Communication tips when talking about depression with a young person:5

  1. Communicate in a straightforward manner
  2. Speak at a level that is appropriate to a child’s or adolescent's age and development level
  3. Discuss the topic when the individual you are concerned about feels safe and comfortable
  4. Watch for reactions; slow down or back up if the child becomes confused or looks upset
  5. Listen openly and let him or her tell you about his or her feelings and worries
  6. Inquire about thoughts of suicide or self-harm in a calm, supportive manner; seek additional professional assistance and resources when these thoughts are present.

If you haven't had success in talking directly with the young person you are concerned about, then don't give up. If you think a child is depressed, then it's important to find help. You can consult with a school counselor or nurse, a child's doctor, a mental health provider, or other health-care professional. A qualified professional can refer a child to someone who can conduct a comprehensive assessment, diagnose depression, and identify the right treatments.

Treatment Helps Kids Feel Better

For a young person with symptoms of depression, treatment can help prevent more severe, lasting problems in adulthood.4 Treatment can improve the ability to cope effectively, increase self-esteem, help children develop and maintain healthy relationships, succeed in school, and feel better overall.3-5

Treatment options include psychotherapy (talk therapy), pharmacotherapy (medication), or a combination of both. A physician will recommend a specific treatment plan based on the severity of symptoms with input from the child and family.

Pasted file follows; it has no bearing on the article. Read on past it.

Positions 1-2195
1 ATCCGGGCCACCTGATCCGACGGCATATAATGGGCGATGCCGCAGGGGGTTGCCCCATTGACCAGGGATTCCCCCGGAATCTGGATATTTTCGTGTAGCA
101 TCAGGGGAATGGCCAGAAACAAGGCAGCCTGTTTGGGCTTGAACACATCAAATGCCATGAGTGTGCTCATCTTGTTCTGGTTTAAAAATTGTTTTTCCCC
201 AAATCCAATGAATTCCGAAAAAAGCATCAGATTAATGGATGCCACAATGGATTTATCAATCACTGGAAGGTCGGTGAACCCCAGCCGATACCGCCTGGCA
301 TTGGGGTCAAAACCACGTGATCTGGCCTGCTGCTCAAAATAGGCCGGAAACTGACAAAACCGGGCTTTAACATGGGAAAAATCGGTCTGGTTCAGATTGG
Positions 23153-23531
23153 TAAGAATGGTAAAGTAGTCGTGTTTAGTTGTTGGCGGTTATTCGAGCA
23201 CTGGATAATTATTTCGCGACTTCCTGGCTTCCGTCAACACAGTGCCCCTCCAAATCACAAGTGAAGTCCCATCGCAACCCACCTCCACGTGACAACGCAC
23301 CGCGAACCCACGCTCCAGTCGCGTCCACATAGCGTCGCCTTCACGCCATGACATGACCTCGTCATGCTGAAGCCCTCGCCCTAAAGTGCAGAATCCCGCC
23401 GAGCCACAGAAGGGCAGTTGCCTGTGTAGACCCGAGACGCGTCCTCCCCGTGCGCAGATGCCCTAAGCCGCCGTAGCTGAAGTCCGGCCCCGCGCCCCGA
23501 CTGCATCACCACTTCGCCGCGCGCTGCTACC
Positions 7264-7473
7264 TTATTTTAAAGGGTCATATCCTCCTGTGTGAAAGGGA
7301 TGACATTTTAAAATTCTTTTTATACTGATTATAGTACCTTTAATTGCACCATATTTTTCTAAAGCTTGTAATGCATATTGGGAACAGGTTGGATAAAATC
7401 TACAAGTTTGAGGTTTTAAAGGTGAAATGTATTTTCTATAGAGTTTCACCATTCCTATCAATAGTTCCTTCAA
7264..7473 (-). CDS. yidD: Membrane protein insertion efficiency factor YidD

Children and adolescents diagnosed with mild depression are usually treated with psychotherapy alone. If symptoms don't improve or get worse within six to eight weeks, then an antidepressant medication might be recommended. Young people diagnosed with moderate-to-severe depression generally require psychotherapy and one or more medications.3-5  

The bottom line is that depression is common, serious, treatable, and doesn't usually go away on its own. If you think a young person is suffering from depression, then it's important to seek help.  

Seek immediate assistance if you think a child is in danger of harming himself or herself or others. 

National Suicide Prevention Lifeline
 Call 1-800-273-TALK (8255); En español 1-888-628-9454
 Use Lifeline Chat on the web

To learn more about depression and other mental health issues or to find support:


  1. National Alliance on Mental Illness. What families need to know about adolescent depression. [Accessed Aug. 10, 2021]
  2. Yard E, Radhakrishnan L, Ballesteros M, et al. Emergency department visits for suspected suicide attempts among persons aged 12-25 years before and during the COVID-19 pandemic — United States, January 2019-May 2021. MMWR Morb Mortal Wkly Rep 2021;70:888-894.   
  3. Bonin L. Patient education: Depression in children and adolescents (beyond the basics). [Accessed Aug. 10, 2021]
  4. National Institute of Mental Health. Child and adolescent mental health. [Accessed Aug. 8, 2021]
  5. U.S. Department of Health & Human Services. Talk about mental health. For parents and caregivers. [Accessed Aug. 10, 2021]
  6. Mayo Clinic. Teen Depression. [Accessed Aug. 10, 2021]